07/20/2009 05:12 am ET | Updated May 25, 2011

For the Love of Blogging

When I first started blogging - more than a year ago at Psychology Today, and three years ago here at the Huffington Post -- I never imagined that it would become one of my favorite things to do. But I do (mostly) love it. Let me count the ways.


1. I love the immediacy of it.
When the Atlantic magazine tells single women they should settle, when Susan Boyle becomes the new voice of the ever-single woman, when Ed Rendell claims that Janet Napolitano has no life because she's single, if I can set aside everything else, I can have a post online in a matter of hours. Singlism doesn't go unchallenged for long, and singles-enlightenment gets its due.

2. I love the grass-rootsiness of it.
When Singled Out was still just a proposal, plenty of publishing professionals said that singles don't want to read about anything other than how to find a date. As my friend Susan quipped, those are people with more power than insight. With blogging, we can create our own power. And we are. The number of people who are blogging and commenting about all sorts of aspects of single life - not just about dating - keeps growing and growing.

3. I love the opportunity to spotlight people who are not the usual faces and voices.
The MSM is sometimes saturated with all the usual sources. Turn on a televised political show, for example, and you can still see Mary Matalin and James Carville, Karl Rove and Tucker Carlson, yammering like they're still The Ones. You've probably never heard of many of the people I mention and interview in my blogs, and that also means you won't know their lines before they say them. You won't be able to predict their perspectives from the conventional wisdom, either.

4. I love what I learn from blogging.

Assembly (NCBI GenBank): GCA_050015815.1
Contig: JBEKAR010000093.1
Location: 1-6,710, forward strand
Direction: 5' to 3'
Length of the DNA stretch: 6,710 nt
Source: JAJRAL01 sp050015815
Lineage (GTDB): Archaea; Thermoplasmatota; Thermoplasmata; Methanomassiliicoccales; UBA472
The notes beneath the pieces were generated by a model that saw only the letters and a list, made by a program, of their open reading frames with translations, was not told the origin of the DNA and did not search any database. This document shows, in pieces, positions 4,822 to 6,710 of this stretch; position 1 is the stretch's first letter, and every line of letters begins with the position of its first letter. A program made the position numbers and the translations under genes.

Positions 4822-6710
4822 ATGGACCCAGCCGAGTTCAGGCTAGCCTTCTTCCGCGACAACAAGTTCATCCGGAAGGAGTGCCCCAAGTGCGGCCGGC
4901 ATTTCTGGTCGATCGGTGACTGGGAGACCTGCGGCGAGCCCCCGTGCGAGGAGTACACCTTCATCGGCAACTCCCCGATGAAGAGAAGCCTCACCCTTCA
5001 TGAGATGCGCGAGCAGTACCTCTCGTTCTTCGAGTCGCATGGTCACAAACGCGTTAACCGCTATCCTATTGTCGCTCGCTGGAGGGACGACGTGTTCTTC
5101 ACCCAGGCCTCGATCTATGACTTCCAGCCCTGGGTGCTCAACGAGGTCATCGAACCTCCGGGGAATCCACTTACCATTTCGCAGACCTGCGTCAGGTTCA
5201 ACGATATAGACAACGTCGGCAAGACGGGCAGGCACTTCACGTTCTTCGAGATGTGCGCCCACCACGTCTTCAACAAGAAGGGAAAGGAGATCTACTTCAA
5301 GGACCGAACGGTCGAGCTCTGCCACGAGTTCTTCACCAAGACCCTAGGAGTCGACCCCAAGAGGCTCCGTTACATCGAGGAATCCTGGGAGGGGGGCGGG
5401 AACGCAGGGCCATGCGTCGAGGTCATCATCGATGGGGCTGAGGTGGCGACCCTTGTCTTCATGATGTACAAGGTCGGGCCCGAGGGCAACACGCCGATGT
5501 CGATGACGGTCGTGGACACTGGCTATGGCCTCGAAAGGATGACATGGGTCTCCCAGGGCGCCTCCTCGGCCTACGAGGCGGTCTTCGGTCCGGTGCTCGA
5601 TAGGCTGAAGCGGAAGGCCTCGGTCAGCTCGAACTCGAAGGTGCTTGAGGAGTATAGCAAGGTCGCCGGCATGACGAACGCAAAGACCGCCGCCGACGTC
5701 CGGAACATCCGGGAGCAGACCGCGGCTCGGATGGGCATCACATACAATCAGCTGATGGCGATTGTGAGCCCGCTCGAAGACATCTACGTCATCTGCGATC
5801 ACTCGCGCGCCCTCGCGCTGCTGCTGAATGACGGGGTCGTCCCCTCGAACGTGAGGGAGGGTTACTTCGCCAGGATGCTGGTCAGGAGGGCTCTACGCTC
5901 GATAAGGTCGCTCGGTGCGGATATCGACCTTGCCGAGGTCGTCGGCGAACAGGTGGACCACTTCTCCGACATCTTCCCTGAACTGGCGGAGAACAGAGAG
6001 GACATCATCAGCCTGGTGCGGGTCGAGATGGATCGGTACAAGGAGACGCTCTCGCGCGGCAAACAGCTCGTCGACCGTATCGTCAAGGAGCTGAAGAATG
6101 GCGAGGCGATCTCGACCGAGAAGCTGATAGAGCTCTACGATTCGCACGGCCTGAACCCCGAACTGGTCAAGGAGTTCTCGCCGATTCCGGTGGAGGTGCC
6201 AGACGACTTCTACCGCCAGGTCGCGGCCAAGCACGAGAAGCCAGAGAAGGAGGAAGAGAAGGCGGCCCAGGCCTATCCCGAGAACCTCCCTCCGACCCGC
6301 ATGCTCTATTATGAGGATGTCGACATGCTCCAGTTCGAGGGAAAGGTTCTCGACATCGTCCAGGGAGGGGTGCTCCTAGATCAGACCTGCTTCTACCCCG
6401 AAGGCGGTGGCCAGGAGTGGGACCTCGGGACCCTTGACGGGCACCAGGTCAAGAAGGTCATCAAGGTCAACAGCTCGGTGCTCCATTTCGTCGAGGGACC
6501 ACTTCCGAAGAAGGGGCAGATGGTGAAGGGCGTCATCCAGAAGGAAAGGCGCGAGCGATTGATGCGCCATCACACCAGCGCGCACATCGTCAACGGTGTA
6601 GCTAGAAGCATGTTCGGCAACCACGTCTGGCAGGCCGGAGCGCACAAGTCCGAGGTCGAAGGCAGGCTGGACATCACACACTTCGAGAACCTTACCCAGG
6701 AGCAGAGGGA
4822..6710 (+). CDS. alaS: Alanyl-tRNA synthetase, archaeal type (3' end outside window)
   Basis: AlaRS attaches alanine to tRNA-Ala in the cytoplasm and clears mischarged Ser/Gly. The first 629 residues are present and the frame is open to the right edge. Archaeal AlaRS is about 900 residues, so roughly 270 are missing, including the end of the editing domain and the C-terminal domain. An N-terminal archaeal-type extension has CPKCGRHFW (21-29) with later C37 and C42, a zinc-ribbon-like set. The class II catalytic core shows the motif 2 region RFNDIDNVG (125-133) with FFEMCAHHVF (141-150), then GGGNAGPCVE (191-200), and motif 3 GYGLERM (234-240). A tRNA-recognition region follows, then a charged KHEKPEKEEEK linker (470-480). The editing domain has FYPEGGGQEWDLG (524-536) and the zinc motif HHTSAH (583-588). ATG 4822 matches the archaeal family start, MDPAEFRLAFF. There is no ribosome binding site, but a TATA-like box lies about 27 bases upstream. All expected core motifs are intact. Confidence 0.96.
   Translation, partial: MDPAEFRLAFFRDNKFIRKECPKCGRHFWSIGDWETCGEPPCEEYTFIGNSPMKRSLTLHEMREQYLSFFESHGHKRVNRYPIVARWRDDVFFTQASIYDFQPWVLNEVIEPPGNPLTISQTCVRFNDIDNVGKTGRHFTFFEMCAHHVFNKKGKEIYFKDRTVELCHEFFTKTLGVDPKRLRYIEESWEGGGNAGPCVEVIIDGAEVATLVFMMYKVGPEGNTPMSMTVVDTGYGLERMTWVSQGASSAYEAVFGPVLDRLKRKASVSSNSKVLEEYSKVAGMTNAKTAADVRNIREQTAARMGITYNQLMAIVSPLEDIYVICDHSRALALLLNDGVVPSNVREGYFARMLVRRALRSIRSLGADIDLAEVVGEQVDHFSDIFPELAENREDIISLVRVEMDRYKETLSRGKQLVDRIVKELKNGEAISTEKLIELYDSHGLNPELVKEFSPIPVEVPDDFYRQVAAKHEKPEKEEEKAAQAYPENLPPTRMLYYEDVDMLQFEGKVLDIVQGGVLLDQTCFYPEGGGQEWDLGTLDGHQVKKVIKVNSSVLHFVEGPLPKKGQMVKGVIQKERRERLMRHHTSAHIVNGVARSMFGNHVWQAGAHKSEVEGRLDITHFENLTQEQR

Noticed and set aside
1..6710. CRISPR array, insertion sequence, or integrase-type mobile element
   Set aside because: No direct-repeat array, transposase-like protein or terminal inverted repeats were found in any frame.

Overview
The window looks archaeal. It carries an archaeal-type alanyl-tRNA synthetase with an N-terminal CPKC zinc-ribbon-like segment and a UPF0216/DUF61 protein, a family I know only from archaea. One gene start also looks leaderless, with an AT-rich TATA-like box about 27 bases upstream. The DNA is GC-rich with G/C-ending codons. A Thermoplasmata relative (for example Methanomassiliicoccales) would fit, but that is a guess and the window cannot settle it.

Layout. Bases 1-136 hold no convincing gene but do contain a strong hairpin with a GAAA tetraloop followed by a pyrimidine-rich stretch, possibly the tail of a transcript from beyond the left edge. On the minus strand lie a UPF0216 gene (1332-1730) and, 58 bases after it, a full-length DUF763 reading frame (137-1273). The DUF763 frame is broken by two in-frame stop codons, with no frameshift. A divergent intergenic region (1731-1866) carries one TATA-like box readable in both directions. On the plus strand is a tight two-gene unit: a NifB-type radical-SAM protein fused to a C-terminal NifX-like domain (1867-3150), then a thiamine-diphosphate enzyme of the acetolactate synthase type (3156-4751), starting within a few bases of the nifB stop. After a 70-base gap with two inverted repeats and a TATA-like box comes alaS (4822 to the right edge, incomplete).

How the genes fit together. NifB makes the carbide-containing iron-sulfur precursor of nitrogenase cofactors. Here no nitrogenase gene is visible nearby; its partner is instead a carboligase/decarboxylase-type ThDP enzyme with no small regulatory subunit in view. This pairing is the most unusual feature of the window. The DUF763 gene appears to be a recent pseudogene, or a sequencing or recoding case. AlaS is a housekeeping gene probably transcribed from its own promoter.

For every person like me who has the great good fortune to blog at sites like Psychology Today and the Huffington Post, there are dozens more who have smart and insightful takes on the same topics I address. They post comments and sometimes email me; I listen and learn. Because I'm a blogger, I read more -- more of other blogs, more MSM, more books. I've always been a big-time reader, but the opportunity to talk back, instantly and on the record, makes an always-tasty treat even more delectable.

5. I love the opportunity to correct the scientific record.
The popular press can't seem to get enough stories with the same bottom line -- married people win! They are happier, healthier, smarter, sleep name something desirable, and there's probably a story out there claiming that you can have that good thing too if only you'd wed. Typically, there is said to be scientific research at the heart of the claim. And typically, it is all bunk. (See, for example, here and here and here.) Now, with my blogging opportunities, I can take my decades of experience teaching graduate courses in research methods and my fancy PhD from Harvard and use them to dismantle the matrimania and make fun of the silliness of it all along the way.

6. What happens on my blogs does not stay on my blogs - I really love that.
[Continue reading here.]